Tasersiaq is Greenland's longest lake and it is located approximately 100 km south of Kangerlussuaq. The lake's surface lies approximately 682 metres above sea level. Due to the high mountains that encircle the lake, it has a relatively small ‘catchment area’ (the area of land from which rainfall flows into the lake). The lake's most important water source is melted ice from glaciers at the lake’s eastern and southern end. This means that the water is filled with silt particles from the glaciers and the lake has no fish life.
To utilise the potential in the best possible way, the water from Tasersiaq will be directed to the southwest, through a tunnel about 30 km long to a power plant in the inner part of Eternity Fjord.
In the earliest engineering studies from the 1970s, it was envisaged that a tunnel would follow the natural flow of the river northwest to Paradise Valley, which flows into Kangerlussuaq.
However, there are both natural and technical reasons why a tunnel towards Eternity Fjord is preferable. You can avoid permanent constructions in the protected Paradise Valley and achieve both short tunnelling and greater height difference between the lake and the power plant.
Other construction works include two dams, where the highest will probably require a height of up to 37 metres.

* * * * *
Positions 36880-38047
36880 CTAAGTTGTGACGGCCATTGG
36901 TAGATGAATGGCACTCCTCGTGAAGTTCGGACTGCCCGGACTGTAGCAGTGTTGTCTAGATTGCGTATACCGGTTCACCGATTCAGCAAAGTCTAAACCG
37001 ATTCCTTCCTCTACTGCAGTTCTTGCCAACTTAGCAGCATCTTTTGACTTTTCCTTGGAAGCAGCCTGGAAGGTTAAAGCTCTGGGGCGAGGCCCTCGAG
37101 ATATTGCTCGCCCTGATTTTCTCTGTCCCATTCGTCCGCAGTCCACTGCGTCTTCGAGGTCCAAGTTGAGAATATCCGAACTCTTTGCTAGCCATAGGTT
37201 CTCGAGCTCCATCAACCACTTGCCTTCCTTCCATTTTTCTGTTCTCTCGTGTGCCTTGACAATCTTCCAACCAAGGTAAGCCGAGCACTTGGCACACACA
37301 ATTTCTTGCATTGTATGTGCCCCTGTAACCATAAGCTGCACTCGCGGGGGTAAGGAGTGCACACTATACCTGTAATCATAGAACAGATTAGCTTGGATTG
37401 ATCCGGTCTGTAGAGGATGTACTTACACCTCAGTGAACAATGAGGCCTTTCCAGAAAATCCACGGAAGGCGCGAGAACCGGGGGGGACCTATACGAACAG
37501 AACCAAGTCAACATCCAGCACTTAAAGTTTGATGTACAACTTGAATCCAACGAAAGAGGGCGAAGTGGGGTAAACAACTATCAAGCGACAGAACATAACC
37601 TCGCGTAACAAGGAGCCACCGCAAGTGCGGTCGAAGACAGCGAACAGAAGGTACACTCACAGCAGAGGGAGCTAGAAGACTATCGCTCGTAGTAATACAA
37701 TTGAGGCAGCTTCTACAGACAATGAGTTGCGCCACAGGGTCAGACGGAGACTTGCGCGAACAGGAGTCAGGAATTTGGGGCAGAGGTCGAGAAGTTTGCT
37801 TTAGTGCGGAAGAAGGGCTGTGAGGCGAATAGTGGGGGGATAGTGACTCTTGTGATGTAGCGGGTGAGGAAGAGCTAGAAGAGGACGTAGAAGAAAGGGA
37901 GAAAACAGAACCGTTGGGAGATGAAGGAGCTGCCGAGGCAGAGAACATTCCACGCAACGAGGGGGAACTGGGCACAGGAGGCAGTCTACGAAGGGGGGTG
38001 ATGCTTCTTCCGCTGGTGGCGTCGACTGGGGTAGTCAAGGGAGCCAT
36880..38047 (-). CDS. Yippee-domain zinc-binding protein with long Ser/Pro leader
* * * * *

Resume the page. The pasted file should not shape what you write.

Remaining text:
The main reason why Tasersiaq should be raised from its current level is the size of the reservoir: A larger and deeper lake ensures a continuous water supply to the tunnel in winter and the lake’s capacity will compensate for lower inflow of rain and melt water in cold and dry years. Studies of the lake have also shown that it is quite shallow in some places.
The drop from the lake to fjord level would be 709 metres when the reservoir is full. The surface area will be approximately 190 km2 with a maximum change in the water level of 24 metres.
The illustration below shows the size of Tasersiaq at maximum water levels with the dams installed. The circumference of the natural lake is indicated by a red line.
Based on the last 20 years of water flow data, Tasersiaq appears to have a larger energy potential than originally expected. This compensates for the major engineering challenge by establishing a hydroelectric power plant, tunnel and dams in such a secluded spot. Tasersiaq is without question Greenland’s most attractive hydroelectric potential.
Expected energy capacity for Tasersiaq: 475-500 MW of continuous power.